According to The Center for the Treatment of Anxiety and Other Mood Disorders “When a child is not with their original mother, the newborn becomes frequently anxious and confused causing the baby to release stress hormones. Even newborns that are placed with their adoptive parents within days of their birth can often feel traumatized. Newborns know their mother is missing and they are being cared for by strangers.”

According to this source, further research shows, “that a child could inherit a predisposition for sadness or anxiety if their first mother was anxious or depressed while pregnant. And what mother who is about to give up their baby isn’t both anxious and depressed?

The Psychological Effects of Adoption on Adoptees

According to The Center for the Treatment of Anxiety and Mood Disorders: the psychological effects of adoption on adoptees can include some or all of the following:

Loss – …”as the child matures and finds out they were adopted, that sense of loss becomes a theme running through their subconscious. As such, adopted children typically feel succeeding losses much more deeply than their non-adopted counterparts.”

Rejection – …”is part of the initial loss the adoptee experiences. In order to be adopted, they had to be rejected by their birth parents. “

Guilt/shame  – …”comes from the adoptee’s feelings of rejection. As we know, children tend to blame themselves when something bad happens, therefore an adopted child naturally questions what they must have done wrong (or what was wrong or “bad” about them) that made their birth parent give them away. Even if the adoptee knows the reason they were placed for adoption, they often still secretly harbor the idea that they were somehow “broken” or could have been a “better” baby, which is why their birth parents rejected them.”

Grief – …”is part of adoption because the child lost their birth parents. We see adoption as a joyous occasion for the parents who are adopting the child, therefore the thought is that adopted kids should feel thankful to have a new family. Grieving for what they lost doesn’t usually have a place in the child’s life – it is considered a rejection of the adoptive parents if the child grieves.

Additionally, children sometimes don’t feel the effects of their deep-seated loss until they reach adolescence or adulthood and have developed a high enough cognitive level to understand what the loss means to their life. In many cases, this leads to substance abuse, depression, or aggression ” See my post on addiction here.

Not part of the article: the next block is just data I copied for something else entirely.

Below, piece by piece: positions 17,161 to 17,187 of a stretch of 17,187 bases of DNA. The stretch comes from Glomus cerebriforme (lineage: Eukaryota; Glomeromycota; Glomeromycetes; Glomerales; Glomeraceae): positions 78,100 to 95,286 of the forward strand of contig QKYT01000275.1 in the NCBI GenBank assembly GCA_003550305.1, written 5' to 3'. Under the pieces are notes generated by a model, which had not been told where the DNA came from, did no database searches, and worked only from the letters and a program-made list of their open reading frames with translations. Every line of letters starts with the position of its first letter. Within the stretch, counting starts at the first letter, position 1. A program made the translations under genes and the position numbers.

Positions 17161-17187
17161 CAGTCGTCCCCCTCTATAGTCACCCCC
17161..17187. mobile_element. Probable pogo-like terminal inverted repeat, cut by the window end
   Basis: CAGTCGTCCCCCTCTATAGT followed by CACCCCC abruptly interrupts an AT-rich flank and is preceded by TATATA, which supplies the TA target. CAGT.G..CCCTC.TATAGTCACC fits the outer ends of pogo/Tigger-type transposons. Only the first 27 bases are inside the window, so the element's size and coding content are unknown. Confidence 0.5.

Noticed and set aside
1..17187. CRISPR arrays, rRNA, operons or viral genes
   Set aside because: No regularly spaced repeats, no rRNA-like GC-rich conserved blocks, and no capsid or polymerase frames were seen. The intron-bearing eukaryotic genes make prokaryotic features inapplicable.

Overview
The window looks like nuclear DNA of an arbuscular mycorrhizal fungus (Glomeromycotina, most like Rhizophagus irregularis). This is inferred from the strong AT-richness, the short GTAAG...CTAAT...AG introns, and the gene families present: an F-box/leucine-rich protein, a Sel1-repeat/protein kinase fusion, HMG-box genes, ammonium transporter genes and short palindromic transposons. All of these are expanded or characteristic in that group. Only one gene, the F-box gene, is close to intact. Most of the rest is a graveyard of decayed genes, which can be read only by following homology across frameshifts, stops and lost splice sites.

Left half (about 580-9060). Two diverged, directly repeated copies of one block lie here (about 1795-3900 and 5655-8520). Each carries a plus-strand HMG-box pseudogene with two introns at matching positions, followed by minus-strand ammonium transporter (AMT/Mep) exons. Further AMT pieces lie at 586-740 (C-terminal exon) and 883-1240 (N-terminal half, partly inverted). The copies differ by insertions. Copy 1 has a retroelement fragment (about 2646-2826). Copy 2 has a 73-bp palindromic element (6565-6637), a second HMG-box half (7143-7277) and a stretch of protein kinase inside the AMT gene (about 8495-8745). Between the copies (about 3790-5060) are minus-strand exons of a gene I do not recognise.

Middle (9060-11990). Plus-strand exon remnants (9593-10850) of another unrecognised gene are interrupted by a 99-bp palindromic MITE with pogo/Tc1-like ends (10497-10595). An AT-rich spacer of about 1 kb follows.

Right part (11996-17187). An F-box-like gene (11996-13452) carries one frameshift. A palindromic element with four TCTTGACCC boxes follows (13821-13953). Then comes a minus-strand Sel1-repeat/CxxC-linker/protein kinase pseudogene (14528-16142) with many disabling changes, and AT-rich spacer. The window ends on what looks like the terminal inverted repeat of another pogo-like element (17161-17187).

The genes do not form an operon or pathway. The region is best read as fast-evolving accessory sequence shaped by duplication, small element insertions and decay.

Identity – “…is another loss the adopted adult must face. While they have been given a new name and identity by their adoptive parents, is it who they truly are? Or are they really the person they were before the adoption?

Intimacy “…is frequently difficult for the adopted adult because they have such deeply rooted feelings of rejection, guilt or shame, and don’t truly have an identity. Often people who have gone through these negative emotions subconsciously push others away to avoid experiencing another loss.

The Silverstein and Kaplan study notes that, “Many adoptees as teen[s] state that they truly have never felt close to anyone. Some youngsters declare a lifetime emptiness related to a longing for the birth mother they may have never seen.”

Mastery/Control -Lastly, adoptees often feel little control over their lives because they had no say in the matter of their adoption. Whether placed with their adoptive family at birth or as an older child, they were not given an option. As they mature, this can result in power struggles with authority figures and a reduced sense of responsibility.”

My son exhibits all of these issues. And now I feel like a bad parent for not knowing infants absorb the rejection, loss, and abandonment before they are even born. I thought we had circumvented all of these issues by adopting him when he was only 2 days old.

There are many resources to help adoptees overcome the issues surrounding their adoptions (see below). My hope is that providing this information will help other adoptive parents to look for behaviors associated with trauma and provide the right resources to avert the possible devastating effects of their infant’s adoption.


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Published by Amy Sandelman Harris

Welcome to my blog. I use my voice to affect change through philanthropy, advocacy, and activism. My blog posts revel about real life experiences meant to inspire people to make a difference.